Conservation news

30 frog species, including 5 unknown to science, killed off by amphibian plague in Panama

With advanced genetic techniques, researchers have drawn a picture of just how devastating the currently extinction crisis for the world’s amphibians has become in a new study published in the Proceedings of the Nation Academy of Sciences (PNAS). Studying frog populations using DNA barcoding in Panama’s Omar Torrijos National Park located in El Copé researchers found that 25 known species and 5 unknown species have vanished since 1998. None have returned.



Amphibians are threatened in many parts of the world by pollution, habitat loss, invasive species, over-exploitation, pesticides, and climate change, yet the big killer of the world’s amphibians is disease: chytridiomycosis, a fungal disease, is wiping out frogs even in the world’s most untouched habitats.



To determine just how devastating chytridiomycosis has become, researchers with the Smithsonian Tropical Research Institute (STRI) looked at the well-surveyed Omar Torrijos National Park in Panama. Surveys had discovered 63 species of frogs in the park prior to the disease’s arrival. Using DNA barcoding, however, researchers were able to identify 11 species that had been unknown to science, bringing the total to 74 species. Five of the unknown species had also vanished due to the disease.



The Panamanian marsupial frog, Hemiphractus fasciatus, is being tested for the amphibian-killer, chytridiomycosis. Image courtesy of Andrew J. Crawford.

“It’s sadly ironic that we are discovering new species nearly as fast as we are losing them,” said Andrew Crawford, former postdoctoral fellow at STRI and member of the Círculo Herpetológico de Panamá, in a press release. “Our DNA barcode data reveal new species even at this relatively well-studied site, yet the field sampling shows that many of these species new to science are already gone here.”



According to the paper, since arriving the disease has wiped out over 40 percent of the park’s total amphibian species, and one-third of the amphibians’ evolutionary history.



“It’s like the extinction of the dinosaurs. The areas where the disease has passed through are like graveyards; there’s a void to be filled and we don’t know what will happen as a result,” says Karen Lips, associate professor at the University of Maryland and co-author. Lips established the first amphibian monitoring programs in the area after the crisis was discovered.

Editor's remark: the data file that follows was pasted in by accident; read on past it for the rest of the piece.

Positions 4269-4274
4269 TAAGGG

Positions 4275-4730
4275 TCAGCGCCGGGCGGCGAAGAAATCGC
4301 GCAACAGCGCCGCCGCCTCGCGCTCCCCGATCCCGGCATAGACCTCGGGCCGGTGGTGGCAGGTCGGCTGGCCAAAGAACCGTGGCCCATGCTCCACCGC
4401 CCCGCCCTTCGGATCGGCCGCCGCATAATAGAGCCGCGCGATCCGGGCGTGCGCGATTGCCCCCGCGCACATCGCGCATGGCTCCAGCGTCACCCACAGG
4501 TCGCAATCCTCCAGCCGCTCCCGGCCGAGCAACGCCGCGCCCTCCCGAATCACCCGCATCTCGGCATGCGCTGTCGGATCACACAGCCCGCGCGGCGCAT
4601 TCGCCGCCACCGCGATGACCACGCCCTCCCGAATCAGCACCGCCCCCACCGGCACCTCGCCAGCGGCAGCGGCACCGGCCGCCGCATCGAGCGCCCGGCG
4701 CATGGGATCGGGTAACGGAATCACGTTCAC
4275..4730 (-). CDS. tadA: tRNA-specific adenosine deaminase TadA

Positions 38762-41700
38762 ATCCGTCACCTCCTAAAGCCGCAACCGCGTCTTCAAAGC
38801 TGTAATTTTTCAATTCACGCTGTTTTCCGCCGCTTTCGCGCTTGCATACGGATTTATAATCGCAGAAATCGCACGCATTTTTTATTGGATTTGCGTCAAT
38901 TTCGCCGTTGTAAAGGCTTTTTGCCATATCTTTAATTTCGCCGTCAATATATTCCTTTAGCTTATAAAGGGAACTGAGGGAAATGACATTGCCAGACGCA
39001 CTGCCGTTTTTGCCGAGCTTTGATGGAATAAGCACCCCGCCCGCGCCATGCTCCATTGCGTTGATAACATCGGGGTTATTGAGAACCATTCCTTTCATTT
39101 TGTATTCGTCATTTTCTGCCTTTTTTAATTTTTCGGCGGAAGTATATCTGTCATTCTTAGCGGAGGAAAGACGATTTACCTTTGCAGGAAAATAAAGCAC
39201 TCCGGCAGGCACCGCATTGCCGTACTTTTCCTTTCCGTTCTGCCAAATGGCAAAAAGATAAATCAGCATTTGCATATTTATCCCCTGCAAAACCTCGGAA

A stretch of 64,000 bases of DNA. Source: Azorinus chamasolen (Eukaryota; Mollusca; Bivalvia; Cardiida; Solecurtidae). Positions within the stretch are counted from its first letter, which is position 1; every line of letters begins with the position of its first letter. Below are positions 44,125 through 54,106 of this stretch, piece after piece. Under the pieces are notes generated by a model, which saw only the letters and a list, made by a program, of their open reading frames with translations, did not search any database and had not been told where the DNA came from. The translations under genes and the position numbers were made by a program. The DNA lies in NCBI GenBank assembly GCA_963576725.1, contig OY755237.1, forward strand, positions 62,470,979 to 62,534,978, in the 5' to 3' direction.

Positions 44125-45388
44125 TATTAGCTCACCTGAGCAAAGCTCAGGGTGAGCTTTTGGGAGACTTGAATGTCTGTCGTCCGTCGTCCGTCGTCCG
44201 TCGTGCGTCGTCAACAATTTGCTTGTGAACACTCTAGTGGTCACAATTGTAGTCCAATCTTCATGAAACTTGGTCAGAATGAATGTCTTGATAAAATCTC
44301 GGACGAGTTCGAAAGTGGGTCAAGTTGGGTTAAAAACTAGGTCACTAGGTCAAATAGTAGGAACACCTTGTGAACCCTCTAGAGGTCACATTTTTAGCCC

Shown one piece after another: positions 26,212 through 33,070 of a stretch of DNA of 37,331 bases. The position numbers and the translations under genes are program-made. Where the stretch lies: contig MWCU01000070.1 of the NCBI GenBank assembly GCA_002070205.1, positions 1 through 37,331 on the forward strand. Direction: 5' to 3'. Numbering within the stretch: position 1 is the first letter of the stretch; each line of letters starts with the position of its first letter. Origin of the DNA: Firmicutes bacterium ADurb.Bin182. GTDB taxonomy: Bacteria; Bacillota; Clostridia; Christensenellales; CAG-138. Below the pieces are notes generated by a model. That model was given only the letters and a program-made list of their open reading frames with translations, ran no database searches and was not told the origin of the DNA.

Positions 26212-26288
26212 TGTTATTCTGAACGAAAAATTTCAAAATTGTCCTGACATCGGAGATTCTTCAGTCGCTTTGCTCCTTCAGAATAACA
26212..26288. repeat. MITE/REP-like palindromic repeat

While DNA barcoding, which uses short genetic markers to quickly identify species, is not without its critics who call it unreliable in certain circumstances, it has become an increasingly popular tool for biological studies and conservation work.



“This is the first time that we’ve used genetic barcodes—DNA sequences unique to a given species—to characterize an entire amphibian community,” says Eldredge Bermingham, STRI director and co-author. “STRI has also done barcoding on this scale for tropical trees on in our forest dynamics-monitoring plot in Panama. The before-and-after approach we took with the frogs tells us exactly what was lost to this deadly disease—33 percent of their evolutionary history.”



According to the IUCN Red List, 30 percent of the world’ amphibians are threatened with extinction. Researchers say that in the very least 120 species of amphibians have vanished in the last three decades.





CITATION: Andrew J. Crawford, Karen R. Lips, and Eldredge Bermingham. Epidemic disease decimates amphibian abundance, species diversity, and evolutionary history in the highlands of central Panama. PNAS.










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Two new frogs discovered in Panama amidst amphibian plague

(06/06/2010) Researchers working to save Panama’s frogs from a fatal disease have stumbled on two species unknown to science. In Omar Torrijos National Park they found a bigger version of a common species, which is now known to be a unique species, and near the Colombian border they discovered a new frog that has been named after Spanish for DNA. Both frogs were discovered while researchers searched for frog populations in chytridiomycosis-infected areas. The highly contagious disease chytridiomycosis has devastated frog species worldwide and is believe to be at least in part responsible for some 100 extinctions of amphibians.

Gone: a look at extinction over the past decade

(01/03/2010) No one can say with any certainty how many species went extinct from 2000-2009. Because no one knows if the world’s species number 3 million or 30 million, it is impossible to guess how many known species—let alone unknown—may have vanished recently. Species in tropical forests and the world’s oceans are notoriously under-surveyed leaving gaping holes where species can vanish taking all of their secrets—even knowledge of their existence—with them.

Scientists uncover mystery of how frog plague kills its victims

(10/22/2009) One hundred and twenty species of frogs are reported to have gone extinct since 1980 (although the number is likely even higher). While devastated by habitat loss, pollution, and climate change, a baffling disease may be the biggest factor behind the alarming extinctions of frogs. Called chytridiomycosis, the disease is caused by the microscopic fungus Batrachochytrium dendrobatidis which kills its tiny victims indiscriminately.